Freakonomics Radio

Discover the hidden side of everything with Stephen J. Dubner, co-author of the Freakonomics books. Each week, Freakonomics Radio tells you things you always thought you knew (but didn’t) and things you never thought you wanted to know (but do) — from the economics of sleep to how to become great at just about anything. Dubner speaks with Nobel laureates and provocateurs, intellectuals and entrepreneurs, and various other underachievers. Special features include series like “The Secret Life of a C.E.O.” as well as a live game show, “Tell Me Something I Don’t Know.” 

http://freakonomics.com/

Eine durchschnittliche Folge dieses Podcasts dauert 37m. Bisher sind 507 Folge(n) erschienen. Dies ist ein wöchentlich erscheinender Podcast
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Death by Fire? Probably Not


Fire deaths in the U.S. have fallen 90 percent over the past 100 years, a great and greatly underappreciated gain. How did it happen -- and could we ever get to zero?


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 2011-03-23  19m
 
 

The Health of Nations


For decades, GDP has been the yardstick for measuring living standards around the world. Martha Nussbaum would rather use something that actually works.


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 2011-03-16  22m
 
 

Is Twitter a Two-Way Street?


To get a lot of followers on Twitter, do you need to follow a lot of other Tweeps? And if not, why not?


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 2011-03-09  26m
 
 

The Power of Poop


Since the beginning of civilization, we’ve thought that human waste was worthless and dangerous. What if we were wrong?


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 2011-03-02  19m
 
 

Millionaires vs. Billionaires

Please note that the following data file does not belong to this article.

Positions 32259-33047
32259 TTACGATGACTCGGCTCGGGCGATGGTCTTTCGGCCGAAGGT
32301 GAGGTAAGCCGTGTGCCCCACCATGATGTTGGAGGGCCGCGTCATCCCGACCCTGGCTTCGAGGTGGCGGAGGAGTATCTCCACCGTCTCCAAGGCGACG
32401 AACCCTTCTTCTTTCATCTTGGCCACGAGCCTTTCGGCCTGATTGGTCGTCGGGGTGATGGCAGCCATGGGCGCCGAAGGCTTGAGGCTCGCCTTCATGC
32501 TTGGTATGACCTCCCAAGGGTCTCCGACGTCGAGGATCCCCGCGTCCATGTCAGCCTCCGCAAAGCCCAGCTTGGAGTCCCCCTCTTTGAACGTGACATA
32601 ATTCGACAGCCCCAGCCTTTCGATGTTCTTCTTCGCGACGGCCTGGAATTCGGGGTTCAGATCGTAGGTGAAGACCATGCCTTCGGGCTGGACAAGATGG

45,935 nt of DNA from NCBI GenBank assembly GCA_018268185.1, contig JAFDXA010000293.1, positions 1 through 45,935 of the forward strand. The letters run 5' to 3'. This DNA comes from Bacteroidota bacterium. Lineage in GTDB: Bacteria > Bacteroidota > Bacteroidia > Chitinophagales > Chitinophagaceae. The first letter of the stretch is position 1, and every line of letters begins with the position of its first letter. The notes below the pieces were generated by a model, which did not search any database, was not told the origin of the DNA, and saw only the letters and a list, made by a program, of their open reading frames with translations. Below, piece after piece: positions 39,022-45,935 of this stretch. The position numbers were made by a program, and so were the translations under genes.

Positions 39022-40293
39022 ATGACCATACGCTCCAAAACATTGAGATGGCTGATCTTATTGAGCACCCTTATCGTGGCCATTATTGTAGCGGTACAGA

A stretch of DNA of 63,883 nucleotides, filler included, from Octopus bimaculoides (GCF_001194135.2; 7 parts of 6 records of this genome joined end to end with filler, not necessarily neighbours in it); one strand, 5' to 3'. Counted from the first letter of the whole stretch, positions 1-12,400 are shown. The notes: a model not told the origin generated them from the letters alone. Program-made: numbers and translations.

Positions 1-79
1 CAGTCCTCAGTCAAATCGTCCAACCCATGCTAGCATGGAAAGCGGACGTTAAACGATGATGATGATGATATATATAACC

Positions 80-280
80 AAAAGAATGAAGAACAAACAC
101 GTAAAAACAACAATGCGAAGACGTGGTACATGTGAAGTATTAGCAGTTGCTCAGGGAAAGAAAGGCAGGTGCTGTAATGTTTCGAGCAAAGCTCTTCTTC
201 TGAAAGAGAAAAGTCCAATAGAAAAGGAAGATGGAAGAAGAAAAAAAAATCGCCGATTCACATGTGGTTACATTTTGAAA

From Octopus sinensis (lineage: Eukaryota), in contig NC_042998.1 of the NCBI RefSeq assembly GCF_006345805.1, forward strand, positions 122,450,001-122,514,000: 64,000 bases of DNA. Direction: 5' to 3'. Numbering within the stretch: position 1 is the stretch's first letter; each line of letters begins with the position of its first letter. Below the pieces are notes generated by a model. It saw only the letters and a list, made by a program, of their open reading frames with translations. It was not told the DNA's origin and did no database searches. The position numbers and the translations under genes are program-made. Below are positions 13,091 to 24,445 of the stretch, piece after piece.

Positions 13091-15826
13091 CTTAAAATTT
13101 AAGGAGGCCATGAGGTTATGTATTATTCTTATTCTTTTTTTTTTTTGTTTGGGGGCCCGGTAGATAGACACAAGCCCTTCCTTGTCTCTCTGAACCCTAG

Five things you don’t know about the NFL labor standoff


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 2011-02-24  28m
 
 

Why Cities Rock


Could it be that cities are "our greatest invention" -- that, despite a reputation as black-soot-spewing engines of doom, they in fact make us richer, smarter, happier and (believe it!) greener?


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 2011-02-17  16m
 
 

Bring on the Pain!


It's not about how much something hurts -- it's how you remember the pain. This week, lessons on pain from the New York City subway, the professional hockey rink, and a landmark study of colonoscopy patients. So have a listen; we promise, it won't hurt a bit.


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 2011-02-09  25m
 
 

Waiter, There’s a Physicist in My Soup! (Part 2)


What do a computer hacker, an Indiana farm boy, and Napoleon Bonaparte have in common? The past, present, and future of food science.


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 2011-02-02  26m
 
 

Waiter, There’s a Physicist in My Soup! (Part 1)


The "molecular gastronomy" movement -- which gets a bump in visibility next month with the publication of the mammoth cookbook "Modernist Cuisine" -- is all about bringing more science into the kitchen. In many ways, it's the opposite of the "slow food" movement. In this episode, you'll hear chieftains from the two camps square off: Alice Waters for the slow foodies and Nathan Myhrvold for the mad scientists. Bon appetit!


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 2011-01-26  24m
 
 

Freakonomics FAQ, No. 1


Levitt and Dubner field questions from the public and hold forth on everything from dating strategies and rock-and-roll accordion music to whether different nations have different economic identities. Oh, and also: is it worthwhile to vote?


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 2011-01-19  16m